is the model sound?

Eugen Leitl ui22204 at
Thu Mar 9 14:37:21 EST 1995

Hi neuronetters,

this is a forwarded posting (originally to sci.cryonics),
which discusses how NN/brain works on a very simplicistic 
level. I'd like to receive feedback whether the reasoning 
is basically sound and where major deviation from reality
do occur. (Received results will be used for improving 
neural modeling basics.)

Oppinions/comments are welcome. Please post. (Thanks).

-- Eugene

There are a lot of technical difficulties associated with
the (in vitro) scan of vitrified brain tissue. The task
is essentially:

0) to read the neuron type (susceptibility function)
1) to trace the tubular structures of neuron's axons
   and cell body (graph connectivity, edge weight)
2) distinguish them from the background (glia cells)
3) read the synapse value and sign (weighted edge 2)

To 0) Whether this is discernible from shape alone or
the membrane proteins type.. No one knows.. (BTW, there
are some 50 types of neurons.)

To 1),2): One can view the tubular lipid membrane bilayer
as an active wire, with the top bandwidth of roughly 1000 s^-1
spikes traveling along myelinated axons (wrapped in Swann cell
After each spike the active membrane (ion pumps driven by ATP)
the membrane becomes insusceptable to subsequent signals (refractory
time) which enhances signal distinction. Since the signals are 
electrochemical (tipping a potential gradient to a temporary collapse)
the signal propagation velocity is much slower than the speed of light,
being only about 100 ms^-1 for saltatory signal propagation in mammals.
(Much slower for lower beasties, e.g. like squids).
Contrary to common belief, signal coding is analogue: though the spike
levels are binary, they get integrated over time slices of some 10 ms
at the synapse junction. Frequency encoding's dynamic range of values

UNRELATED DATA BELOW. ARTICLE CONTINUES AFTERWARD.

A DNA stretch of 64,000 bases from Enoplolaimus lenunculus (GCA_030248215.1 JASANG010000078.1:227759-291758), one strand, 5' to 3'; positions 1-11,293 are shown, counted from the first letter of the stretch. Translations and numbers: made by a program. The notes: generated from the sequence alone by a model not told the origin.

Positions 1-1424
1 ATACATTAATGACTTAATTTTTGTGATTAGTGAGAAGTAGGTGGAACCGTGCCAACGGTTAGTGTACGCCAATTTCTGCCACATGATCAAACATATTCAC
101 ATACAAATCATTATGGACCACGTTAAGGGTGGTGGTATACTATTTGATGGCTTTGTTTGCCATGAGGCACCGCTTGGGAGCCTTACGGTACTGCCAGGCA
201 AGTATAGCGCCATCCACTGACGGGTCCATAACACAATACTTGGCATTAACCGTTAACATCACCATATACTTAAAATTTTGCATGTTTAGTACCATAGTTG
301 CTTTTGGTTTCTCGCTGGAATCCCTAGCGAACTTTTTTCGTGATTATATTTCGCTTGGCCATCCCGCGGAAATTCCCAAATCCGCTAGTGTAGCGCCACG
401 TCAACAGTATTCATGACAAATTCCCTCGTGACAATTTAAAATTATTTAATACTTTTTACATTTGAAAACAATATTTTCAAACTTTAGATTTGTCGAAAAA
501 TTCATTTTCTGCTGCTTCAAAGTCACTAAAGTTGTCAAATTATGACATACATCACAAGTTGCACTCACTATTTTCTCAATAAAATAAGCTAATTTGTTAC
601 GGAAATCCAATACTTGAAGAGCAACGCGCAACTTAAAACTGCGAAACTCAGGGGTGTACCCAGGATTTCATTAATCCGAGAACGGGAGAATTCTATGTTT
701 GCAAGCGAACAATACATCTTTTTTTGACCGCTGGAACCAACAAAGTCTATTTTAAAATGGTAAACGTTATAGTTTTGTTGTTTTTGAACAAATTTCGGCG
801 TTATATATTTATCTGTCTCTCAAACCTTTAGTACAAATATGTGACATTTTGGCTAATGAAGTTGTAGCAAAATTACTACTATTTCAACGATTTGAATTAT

is limited, but signal encoding robustness is excellent. Alternative
codings my be used by higher order cerebral modules: since there is
no spatial neuron structuring (logical only) their detection is 
quite nontrivial.

Because of their functional simplicity (binary frequency coded channel
with limited bandwidth and a delay which is directly proportional to
axon length) their biochemical and structural makeup is simple (provided,
there are not unknown (chemical) modulation variables).
Ion pumps and ion channel protein density is high, they are uniform
and easily accessable (as they are embedded in the membrane lipid
bilayer) and can be easily immunostained to enhance imaging contrast.
In short, axons alone can be approximated/modeled by weighted edges
(graph theory lingo), the weight being the delay. Propagation
velocity is a global constant. /* I was told it is not. What 
are the propagation velocity limits? Can they be estimated 
from morophology?) */

Applying 3d image processing and recognition techniques (edge detection
and tracing) upon voxel blocks (critical maximum size determined by
the processing systems' memory size) makes for a high hope for 
easy/successful axon scan/tracing/modeling. 

The state of the neuron is the probability of firing in the next
instant or the overall (time slice) firing frequency. By applying several 
transmitters (excitatory/inhibitory), which get depleted into
the subsynaptic cleft by the synapse upon signal spike transit 
and diffuse (through passive physical transport) to the postsynaptic 
membrane of the neuron body and modify the probability of the 
individual neuron to fire the next instant the whole
of NN signal processing is done. The synapse sign is the
basic property of a synapse-dumped neurotransmitter: positive
(excitatory) or negative (inhibitory), the amount of above to
be dumped is the synapse value. Alternatively, the postsynaptical
membrane patch might be the location where signal modulation is 
done. (Might, mark). The susceptibility function of the neuron body to 
transmitter packet input can be linear or sigmoidal (or (m)any other). 
Overall function can be modulated by neuromodulators, 
which' sphere of influence scale is much wider than a synapse.
(Read: encompassing many neurons, whole isles of them).
What we might well expect that the dynamic range of a synapse
is quite limited. While certainly not binary it should not 
exceed 6 bits, tops 8 bit. The main difficulty in scanning is
to attribute such a value to a tiny physical structure (say, 500-100
nm sized) with a tolerable accuracy. Really tough.

-- Eugene

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